How a Fourth-Grader Turned Me Into a Book Detective

Voices | Literacy

How a Fourth-Grader Turned Me Into a Book Detective

By Kimberly Rues     Mar 28, 2019

How a Fourth-Grader Turned Me Into a Book Detective

In almost every way, it was an ordinary day in the library. Fourth graders chatted as they milled about, making book selections and needing the occasional reminder that library is not the same as recess. In hindsight, though, it was a day when magic sparked. That was the day I had my first conversation with Jane.

Each year, Missouri’s school librarians association nominates a handful of fiction books for its annual middle grade book award. The list covers books aimed at fourth- through sixth-grade, with reading levels that vary widely within that range. When the list comes out, the fourth graders dig in to tackle the books, even though some of the novels can be daunting. Many selections contain deeper themes, more complex plots and sophisticated literary devices. The kids push beyond their comfort zone, seeking to meet the challenge issued by me: Read six of the ten books and at the end of the year we’ll gather for a pizza party to celebrate your accomplishment.

Some people think that it’s the pizza that draws them to the challenge, but I know that no amount of pizza is enough to lure a kid to read six challenging novels in a year. They might start out chasing the pizza carrot, but in the end, they’re there for the chance to talk about the stories with one another. The pizza is just a bonus.

This year, one of the books on the list, “Nine, Ten: A September 11 Story” by Nora Raleigh Baskin, is a novel told in voices. It tells the story of four young people around the country experiencing the Sept. 11 attacks—one voice per chapter, alternating characters from beginning to end. It’s a challenging type of book to read, as your mind is tasked with keeping track of which character is speaking and piecing together a story arc that gets interrupted whenever a new chapter begins.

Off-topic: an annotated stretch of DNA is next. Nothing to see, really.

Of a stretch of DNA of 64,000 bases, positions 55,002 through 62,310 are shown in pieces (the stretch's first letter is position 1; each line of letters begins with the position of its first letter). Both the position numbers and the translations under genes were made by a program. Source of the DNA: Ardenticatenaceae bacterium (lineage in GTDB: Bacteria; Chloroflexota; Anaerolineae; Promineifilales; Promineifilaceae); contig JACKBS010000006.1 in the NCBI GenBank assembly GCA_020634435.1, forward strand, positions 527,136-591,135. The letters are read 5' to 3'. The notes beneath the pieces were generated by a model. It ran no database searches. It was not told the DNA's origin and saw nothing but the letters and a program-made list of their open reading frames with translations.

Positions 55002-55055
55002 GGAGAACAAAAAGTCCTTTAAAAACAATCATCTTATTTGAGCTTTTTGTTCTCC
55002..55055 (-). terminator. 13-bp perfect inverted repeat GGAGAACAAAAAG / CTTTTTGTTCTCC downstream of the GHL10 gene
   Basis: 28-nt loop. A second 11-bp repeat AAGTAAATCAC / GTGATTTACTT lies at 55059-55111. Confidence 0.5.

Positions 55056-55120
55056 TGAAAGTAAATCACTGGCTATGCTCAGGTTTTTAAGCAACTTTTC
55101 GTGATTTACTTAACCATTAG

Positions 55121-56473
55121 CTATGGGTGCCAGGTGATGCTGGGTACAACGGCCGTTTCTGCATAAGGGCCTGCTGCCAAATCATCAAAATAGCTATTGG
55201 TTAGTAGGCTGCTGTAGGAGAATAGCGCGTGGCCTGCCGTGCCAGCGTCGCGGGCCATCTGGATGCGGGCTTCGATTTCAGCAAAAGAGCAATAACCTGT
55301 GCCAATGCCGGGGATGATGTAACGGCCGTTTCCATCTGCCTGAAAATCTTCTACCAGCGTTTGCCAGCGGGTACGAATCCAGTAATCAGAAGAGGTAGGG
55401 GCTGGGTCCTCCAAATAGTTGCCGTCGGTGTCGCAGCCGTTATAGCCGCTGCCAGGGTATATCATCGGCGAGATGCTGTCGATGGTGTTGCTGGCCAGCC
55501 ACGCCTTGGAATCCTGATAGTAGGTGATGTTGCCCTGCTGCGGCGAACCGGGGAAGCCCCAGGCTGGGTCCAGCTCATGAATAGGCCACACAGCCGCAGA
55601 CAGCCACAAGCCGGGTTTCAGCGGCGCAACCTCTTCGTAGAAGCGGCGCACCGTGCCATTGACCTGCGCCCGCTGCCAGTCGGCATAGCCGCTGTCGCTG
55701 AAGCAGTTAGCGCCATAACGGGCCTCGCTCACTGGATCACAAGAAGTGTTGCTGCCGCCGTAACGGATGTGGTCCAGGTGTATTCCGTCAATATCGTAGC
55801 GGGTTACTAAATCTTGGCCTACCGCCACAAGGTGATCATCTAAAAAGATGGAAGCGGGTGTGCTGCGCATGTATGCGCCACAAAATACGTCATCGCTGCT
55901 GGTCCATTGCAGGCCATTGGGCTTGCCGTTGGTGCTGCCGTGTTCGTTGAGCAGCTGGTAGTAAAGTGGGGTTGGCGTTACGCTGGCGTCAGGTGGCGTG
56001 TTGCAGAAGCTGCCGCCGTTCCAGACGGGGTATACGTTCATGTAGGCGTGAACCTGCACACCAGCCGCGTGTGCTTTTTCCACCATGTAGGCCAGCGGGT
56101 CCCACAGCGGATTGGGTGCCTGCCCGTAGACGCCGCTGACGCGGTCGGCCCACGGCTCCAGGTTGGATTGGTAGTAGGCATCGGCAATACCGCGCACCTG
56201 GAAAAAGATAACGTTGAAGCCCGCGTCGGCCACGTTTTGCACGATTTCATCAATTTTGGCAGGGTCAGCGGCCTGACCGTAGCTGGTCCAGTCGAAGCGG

Jane had decided she was up to the challenge. Her teacher, Mrs. Lanning, wanted to support her students in taking on tough reads, and called me over for a quick conference. Another student in the class had tackled this same story earlier this year, and while she finished the book, the student had reflected that she had some holes in her understanding.

Part of my job as library media specialist is to confer with students and provide them guidance, not only in choosing books to read, but also checking for comprehension and making sure that the book is a good fit. Listening to feedback from students, observing the struggles (and successes) they have while reading is a crucial part of my work. So when it came to “Nine, Ten,” I had some ideas of how to make the text more accessible to Jane and get her off on the right foot.

And so it began.

The conference started like most of them do—with some teacherly guidance from me on how Jane could increase her comprehension. I pointed out that four different characters tell the story in turns and that the shift in voice is critical to understanding the novel. I wrapped up our conversation with a couple of suggestions to accommodate for that structure.

I also offered to touch base with Jane after she had read a few chapters just to see how the strategies were working for her. During those conferences, we collaboratively tweaked the process. Each time we met, our conversation shifted a bit more from the teacher-guided talking points I start off with to Jane sharing her own ideas for making sure she didn’t miss a single key detail.

She had taken my suggestion to read each character’s story straight through—essentially turning the novel into four separate novellas, each from a different perspective. But as she read, she started jotting down poignant tidbits and character motivations. During our meetings, I found myself in awe of the details she had uncovered, deepening not only her understanding of the book, but mine as well.

In our school library, we strive to be a true learning community, where students and librarians engage with one another and help each other grow. As Jane finished the book, I asked her if she might be willing to capture her process in a reader’s guide—a tool that might help others enjoy the story to the depth that she had.

A draft and several edits later, we had a piece of work, perfectly sized to fit inside the front cover of the book, ready to support readers in getting the most out of the story. In her guide, Jane noted that the novel’s structure can be confusing due to the shift in voices from chapter to chapter, and she listed several suggestions for managing that confusion. She proposed reading each character’s voice separately, and taking the time to recognize that each chapter also brings a shift in setting. And she also added her detailed character notes and general reflections.